Skip to main content

Jackson School students support UNFPA work with research

August 16, 2017

During spring quarter, a Jackson School Applied Research Program team worked in collaboration with Jackson School faculty member Stephen Meyers, consultants from the International Solutions Group (ISG), and representatives from the UNFPA on a project titled, “Positive State Practices Adopted to Advance Rights of Young Persons with Disabilities to Access Sexual and Reproductive Health and Prevent Gender-Based Violence.”

The student team was made up of six undergraduate students — Stephanie Hansen, Adam Khan, Mary Elizabeth Mayer, Devon Stark, Zack Tarhouni, and Monirangsey Touch. Professor Sara Curran directed the team.

The student consultants produced in-depth research reports and summaries on state practices in Brazil, Israel, and Pacific Island Countries and Territories, researched and drafted a subsection for the report on best practices in humanitarian settings, and developed a report glossary. In addition, the team conducted interviews with key stakeholders and produced interview memos for ISG clients.

The research results and report were formally delivered by the students to the UNFPA on June 2, 2017 via webinar conferencing.  The UNFPA team was particularly pleased with the students’ work. Leyla Sharafi, Gender and Youth Specialist with the UNFPA said she was, “Extremely impressed by the students’ work and excited about the Applied Research Program […] and interested in working with future ARPs on other UNICEF and UNFPA projects.”

Report Summary

Around the world, more than one billion women and men, boys and girls are living with some form of disability. The 2006 United Nations Convention on the Rights of Persons with Disabilities (CRPD) provides a comprehensive framework guaranteeing the rights of persons with disabilities of all ages to the full and equal enjoyment of all human rights.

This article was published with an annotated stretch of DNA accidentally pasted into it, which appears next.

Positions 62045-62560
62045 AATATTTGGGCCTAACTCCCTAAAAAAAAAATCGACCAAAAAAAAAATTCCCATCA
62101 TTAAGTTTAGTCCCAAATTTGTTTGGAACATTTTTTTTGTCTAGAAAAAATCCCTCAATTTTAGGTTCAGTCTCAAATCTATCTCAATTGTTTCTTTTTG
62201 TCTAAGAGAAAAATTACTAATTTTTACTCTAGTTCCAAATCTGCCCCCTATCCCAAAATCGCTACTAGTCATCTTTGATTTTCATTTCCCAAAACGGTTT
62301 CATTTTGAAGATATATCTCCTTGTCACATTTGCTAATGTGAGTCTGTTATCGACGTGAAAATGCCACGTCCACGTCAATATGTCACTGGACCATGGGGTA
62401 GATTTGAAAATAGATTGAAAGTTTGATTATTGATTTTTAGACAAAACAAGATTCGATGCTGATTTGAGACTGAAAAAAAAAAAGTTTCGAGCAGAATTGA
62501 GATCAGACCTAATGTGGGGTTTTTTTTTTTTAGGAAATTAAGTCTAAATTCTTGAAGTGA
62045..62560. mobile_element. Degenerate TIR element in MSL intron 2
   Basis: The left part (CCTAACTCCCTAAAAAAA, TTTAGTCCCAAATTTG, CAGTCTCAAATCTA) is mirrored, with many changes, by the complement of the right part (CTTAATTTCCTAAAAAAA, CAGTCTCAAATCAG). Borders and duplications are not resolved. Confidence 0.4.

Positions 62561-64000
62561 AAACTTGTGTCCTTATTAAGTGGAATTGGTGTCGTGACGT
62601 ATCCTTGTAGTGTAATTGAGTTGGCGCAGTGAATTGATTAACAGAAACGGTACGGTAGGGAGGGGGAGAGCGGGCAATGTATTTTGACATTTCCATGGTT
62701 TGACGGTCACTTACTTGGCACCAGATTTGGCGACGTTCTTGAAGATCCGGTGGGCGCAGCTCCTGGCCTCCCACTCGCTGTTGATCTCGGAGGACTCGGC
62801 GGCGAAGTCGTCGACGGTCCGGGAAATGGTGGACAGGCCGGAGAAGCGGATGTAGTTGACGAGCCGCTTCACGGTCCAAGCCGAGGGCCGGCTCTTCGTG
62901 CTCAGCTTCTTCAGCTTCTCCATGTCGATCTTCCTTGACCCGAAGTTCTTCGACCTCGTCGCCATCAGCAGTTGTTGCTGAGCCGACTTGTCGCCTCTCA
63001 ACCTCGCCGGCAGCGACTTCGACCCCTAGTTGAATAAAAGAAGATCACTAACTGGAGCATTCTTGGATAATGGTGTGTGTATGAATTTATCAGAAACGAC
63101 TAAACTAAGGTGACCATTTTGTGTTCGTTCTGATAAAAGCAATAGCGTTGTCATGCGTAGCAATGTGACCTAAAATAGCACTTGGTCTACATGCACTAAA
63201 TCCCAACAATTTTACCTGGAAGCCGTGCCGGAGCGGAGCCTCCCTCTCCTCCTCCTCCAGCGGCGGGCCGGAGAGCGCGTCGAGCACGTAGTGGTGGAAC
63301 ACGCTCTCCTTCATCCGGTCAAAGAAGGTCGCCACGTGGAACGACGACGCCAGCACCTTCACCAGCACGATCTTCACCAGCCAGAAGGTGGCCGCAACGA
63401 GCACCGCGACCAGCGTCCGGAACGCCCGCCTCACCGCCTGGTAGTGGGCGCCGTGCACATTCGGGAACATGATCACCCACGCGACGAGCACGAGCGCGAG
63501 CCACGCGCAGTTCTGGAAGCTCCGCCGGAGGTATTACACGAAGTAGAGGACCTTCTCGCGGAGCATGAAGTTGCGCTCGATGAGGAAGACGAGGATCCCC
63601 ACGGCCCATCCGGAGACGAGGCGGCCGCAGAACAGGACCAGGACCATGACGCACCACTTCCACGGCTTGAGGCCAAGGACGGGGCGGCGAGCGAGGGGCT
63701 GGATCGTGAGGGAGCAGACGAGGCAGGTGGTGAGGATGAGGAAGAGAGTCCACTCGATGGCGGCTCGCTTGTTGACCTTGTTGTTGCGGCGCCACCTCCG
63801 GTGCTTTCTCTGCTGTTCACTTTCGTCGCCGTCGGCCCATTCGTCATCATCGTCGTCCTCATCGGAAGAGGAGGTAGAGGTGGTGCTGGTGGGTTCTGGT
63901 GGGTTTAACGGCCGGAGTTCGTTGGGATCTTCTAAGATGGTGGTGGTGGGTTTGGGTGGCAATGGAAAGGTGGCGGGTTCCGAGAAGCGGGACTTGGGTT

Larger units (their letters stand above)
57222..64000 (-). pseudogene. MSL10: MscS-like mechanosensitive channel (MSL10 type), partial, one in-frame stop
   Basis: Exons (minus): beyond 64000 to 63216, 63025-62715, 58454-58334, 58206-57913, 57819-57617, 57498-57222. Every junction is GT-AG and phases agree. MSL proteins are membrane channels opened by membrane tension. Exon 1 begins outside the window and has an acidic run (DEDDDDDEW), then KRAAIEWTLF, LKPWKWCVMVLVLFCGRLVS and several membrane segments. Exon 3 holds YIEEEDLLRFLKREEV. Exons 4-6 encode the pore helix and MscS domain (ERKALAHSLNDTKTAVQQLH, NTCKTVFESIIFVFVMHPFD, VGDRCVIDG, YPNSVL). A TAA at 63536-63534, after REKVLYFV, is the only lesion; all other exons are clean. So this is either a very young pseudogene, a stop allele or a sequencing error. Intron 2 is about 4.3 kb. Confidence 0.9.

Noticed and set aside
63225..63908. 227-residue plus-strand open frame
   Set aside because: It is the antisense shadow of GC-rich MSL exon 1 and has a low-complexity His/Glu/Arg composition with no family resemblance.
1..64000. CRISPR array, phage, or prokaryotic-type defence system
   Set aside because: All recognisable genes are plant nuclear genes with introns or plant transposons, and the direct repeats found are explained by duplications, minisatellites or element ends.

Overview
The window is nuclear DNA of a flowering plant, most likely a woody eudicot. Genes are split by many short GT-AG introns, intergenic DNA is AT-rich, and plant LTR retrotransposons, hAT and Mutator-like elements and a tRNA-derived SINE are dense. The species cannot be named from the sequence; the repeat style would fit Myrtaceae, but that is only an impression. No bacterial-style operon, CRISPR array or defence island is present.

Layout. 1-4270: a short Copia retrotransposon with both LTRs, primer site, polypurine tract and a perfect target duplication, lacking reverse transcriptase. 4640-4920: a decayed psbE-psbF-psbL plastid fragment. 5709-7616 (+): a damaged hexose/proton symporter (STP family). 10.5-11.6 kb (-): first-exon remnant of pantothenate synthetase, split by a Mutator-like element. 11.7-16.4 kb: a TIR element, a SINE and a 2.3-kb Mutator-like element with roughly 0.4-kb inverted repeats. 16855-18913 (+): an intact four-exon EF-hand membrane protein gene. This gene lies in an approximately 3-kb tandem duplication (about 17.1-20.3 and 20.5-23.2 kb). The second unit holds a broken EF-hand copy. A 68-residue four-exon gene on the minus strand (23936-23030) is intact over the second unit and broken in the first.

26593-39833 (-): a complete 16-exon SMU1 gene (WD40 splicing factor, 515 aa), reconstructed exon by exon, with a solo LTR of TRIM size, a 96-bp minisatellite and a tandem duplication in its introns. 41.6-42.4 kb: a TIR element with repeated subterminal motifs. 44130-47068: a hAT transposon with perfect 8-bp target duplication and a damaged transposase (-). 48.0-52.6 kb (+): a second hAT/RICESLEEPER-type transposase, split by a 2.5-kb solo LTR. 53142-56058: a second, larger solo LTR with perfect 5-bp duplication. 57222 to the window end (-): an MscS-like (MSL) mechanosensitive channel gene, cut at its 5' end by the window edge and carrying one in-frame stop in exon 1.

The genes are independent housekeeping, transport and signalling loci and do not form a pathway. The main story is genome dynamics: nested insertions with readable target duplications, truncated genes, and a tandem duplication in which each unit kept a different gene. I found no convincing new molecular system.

The more recent 2030 Agenda for Sustainable Development sets targets for state action to eliminate violence against all girls and women, including those with disabilities, and to ensure access to sexual and reproductive health care services and education for all. Yet persons with disabilities trying to exercise their rights to sexual and reproductive health and access services and programs often encounter several challenges, including lack of awareness, knowledge, and understanding; prejudice and stigma; physical, communication and informational, and attitudinal barriers to health services; and exclusion of persons with disabilities from decision-making. Even programming with the best intentions may treat persons with disabilities as a “target” making them passive recipients of services rather than considering them a significant stakeholder group that should have a voice whenever health programs are planned or decisions made that impact them.

In partnership with the United Nations Population Fund (UNFPA), a team of researchers working with the International Solutions Group is engaging in a global study on youth and disability. The purpose of the study is to identify positive practices states have adopted to advance the rights of young persons with disabilities in two primary areas: access to sexual and reproductive health rights (SRHR) and services, and prevention and response to gender-based violence (GBV).

The Jackson School ARP Team was asked to contribute to the report through the researching and writing of country briefs, preparation of a glossary, interviews of key stakeholders, and drafting of a subsection on gender-based violence in humanitarian settings.

The Applied Research Program, founded by Professor Sara Curran, matches teams of top-achieving Jackson School students with private and public sector organizations seeking dynamic, impactful, and internationally-minded analyses to support their strategic and operational objectives. If you are interested in partnering with or learning more about our Applied Research Program, visit the International Policy Institute and find our program here.

This publication was made possible in part by a grant from Carnegie Corporation of New York. The statements made and views expressed are solely the responsibility of the author.